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How do you create a successful partnership between the fundraising and marketing functions at an institution?

In the simplest terms, there is often tension between the two areas.  It may stem from a time when most communications and PR shops reported to the development function.  Fast forward to the present day: now, marketing and communications often reports directly to the president and plays a strategic role at the institution.

Even though they’re now partners, marketing teams often feel as if their advancement colleagues would like marketing to produce more projects that aren’t focused on the institutions marketing priorities and will take much more work than time and resources will allow.

Yet, I have not met a vice president for advancement who didn't want to create an alliance with marketing and communications. As a result, there’s an opportunity for a strategic partnership with development built on shared goals, alignment of resources, and mutual respect.
Shared Goals

Sharing common goals is necessary for any strategy and is the foundation to build a strategic partnership.

As a member of the marcom team, you need to have an awareness of the high-level indicators that the development division is measured on during a given year and especially during a campaign. At Gettysburg College, our understanding of the themes that served as the campaign priorities allowed us to develop tactics that elevated those topics for three years before the campaign was to be made public. And the marketing team's embrace of those critical goals and successful deployment of content about them throughout our communications not only contributed to the success of the campaign, but helped us to develop stronger partnerships with my colleagues leading the fundraising efforts.
Aligning Resources

Understanding and sharing goals is an excellent first step, but you can't be all things to all people. You need to spend your time and financial resources on projects, initiatives, and pieces that matter.

At St. Lawrence University, we launched a $225 million campaign publicly last fall. One of our key communication goals for the campaign has been to drive traffic to the campaign website. We developed a series of paid digital tactics to elevate content about the campaign priorities and the impact of giving to a targeted audience. This tactic is just one example of the ways that we are aligning our marketing resources from a budget and staff standpoint to support fundraising goals.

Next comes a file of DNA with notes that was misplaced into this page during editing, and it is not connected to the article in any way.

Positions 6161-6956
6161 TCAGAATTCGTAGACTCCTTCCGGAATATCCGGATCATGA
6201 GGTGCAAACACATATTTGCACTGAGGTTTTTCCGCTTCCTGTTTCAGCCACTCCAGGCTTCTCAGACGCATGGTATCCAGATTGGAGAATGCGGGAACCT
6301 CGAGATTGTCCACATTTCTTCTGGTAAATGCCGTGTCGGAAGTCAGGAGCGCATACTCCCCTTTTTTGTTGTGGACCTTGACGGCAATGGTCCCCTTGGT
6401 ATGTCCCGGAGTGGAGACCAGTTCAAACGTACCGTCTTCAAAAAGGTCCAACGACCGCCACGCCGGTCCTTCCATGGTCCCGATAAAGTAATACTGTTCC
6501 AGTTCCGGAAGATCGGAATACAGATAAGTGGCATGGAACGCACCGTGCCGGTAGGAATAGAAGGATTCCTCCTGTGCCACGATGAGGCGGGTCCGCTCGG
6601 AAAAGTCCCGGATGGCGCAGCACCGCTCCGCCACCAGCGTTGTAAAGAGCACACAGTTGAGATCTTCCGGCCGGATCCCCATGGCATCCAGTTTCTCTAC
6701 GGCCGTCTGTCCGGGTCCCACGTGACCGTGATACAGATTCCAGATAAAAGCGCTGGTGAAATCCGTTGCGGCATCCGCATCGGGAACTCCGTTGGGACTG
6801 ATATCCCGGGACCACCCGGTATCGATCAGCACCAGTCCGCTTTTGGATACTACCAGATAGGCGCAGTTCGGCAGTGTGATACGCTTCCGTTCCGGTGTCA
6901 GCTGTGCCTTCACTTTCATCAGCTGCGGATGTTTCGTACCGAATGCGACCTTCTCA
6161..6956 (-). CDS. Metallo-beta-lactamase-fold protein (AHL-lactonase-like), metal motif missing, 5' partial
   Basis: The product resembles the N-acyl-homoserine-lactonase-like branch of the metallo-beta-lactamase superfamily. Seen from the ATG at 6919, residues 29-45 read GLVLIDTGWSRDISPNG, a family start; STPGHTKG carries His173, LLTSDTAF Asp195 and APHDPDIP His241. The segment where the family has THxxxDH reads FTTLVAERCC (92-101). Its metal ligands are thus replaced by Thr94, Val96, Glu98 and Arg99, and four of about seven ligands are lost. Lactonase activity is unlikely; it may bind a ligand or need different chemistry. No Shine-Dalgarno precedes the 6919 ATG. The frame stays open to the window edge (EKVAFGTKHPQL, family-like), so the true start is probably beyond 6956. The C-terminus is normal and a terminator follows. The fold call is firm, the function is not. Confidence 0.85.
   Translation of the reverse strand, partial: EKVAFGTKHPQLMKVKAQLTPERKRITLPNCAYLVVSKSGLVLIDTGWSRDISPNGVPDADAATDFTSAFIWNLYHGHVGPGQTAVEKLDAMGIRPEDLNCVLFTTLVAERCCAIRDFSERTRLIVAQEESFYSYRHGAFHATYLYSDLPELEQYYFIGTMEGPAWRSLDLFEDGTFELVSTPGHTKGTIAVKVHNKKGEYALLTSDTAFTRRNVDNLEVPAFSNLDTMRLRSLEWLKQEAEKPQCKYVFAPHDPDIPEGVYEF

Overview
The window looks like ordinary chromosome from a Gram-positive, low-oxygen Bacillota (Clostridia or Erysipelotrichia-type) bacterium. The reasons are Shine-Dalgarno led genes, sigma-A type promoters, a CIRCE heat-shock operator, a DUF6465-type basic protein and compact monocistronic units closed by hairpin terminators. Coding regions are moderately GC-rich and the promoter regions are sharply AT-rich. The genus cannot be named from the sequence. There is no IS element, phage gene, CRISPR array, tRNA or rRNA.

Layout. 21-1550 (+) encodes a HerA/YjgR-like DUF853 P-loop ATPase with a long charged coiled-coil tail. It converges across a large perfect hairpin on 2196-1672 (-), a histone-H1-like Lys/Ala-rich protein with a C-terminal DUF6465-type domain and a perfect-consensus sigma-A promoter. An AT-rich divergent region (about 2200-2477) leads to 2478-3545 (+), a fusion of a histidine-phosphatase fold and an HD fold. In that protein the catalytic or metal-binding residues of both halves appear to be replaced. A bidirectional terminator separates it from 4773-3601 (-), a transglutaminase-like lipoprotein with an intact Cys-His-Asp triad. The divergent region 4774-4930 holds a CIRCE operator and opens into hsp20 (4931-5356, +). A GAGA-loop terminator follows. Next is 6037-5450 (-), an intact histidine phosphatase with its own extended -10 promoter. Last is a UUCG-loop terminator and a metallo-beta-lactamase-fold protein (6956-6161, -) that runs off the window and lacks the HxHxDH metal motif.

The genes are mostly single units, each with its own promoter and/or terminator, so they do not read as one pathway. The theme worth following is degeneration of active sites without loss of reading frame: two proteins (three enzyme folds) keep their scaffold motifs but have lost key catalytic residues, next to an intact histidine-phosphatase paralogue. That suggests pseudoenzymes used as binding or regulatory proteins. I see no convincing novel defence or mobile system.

Mutual Respect

It is critical for advancement and marketing to respect the expertise that individuals have developed and the processes that each area has established. A partnership can't exist and thrive when both areas are not thoughtful in their understanding that neither has all the answers.

It’s been my experience that dialogue and compromise with advancement were essential elements of the most successful solutions. Marketing and communications offices need to understand the relationships that fundraisers cultivate with donors over many years and the pressures that those relationships bring to a project. It is also critical that advancement officers respect the expertise of marketing and that not every solution requires a 4-minute video. Marketing offices can't just be order takers. They need to bring their knowledge to bear and offer strategic approaches to the communications challenges that their advancement colleagues are facing.  
Wrapping It Up

Maximizing your resources and cultivating a culture of mutual respect for each area's expertise allows both areas to bring what they do best to the table. The end purpose is to achieve the shared goals that help advance the mission of the institution.

Paul Redfern is vice president for university communications at St. Lawrence University in Canton, N.Y. He is a frequent presenter on marketing and brand topics at national conferences and serves as a member of the Board of Directors for the College and University Public Relations and Associated Professionals (CUPRAP).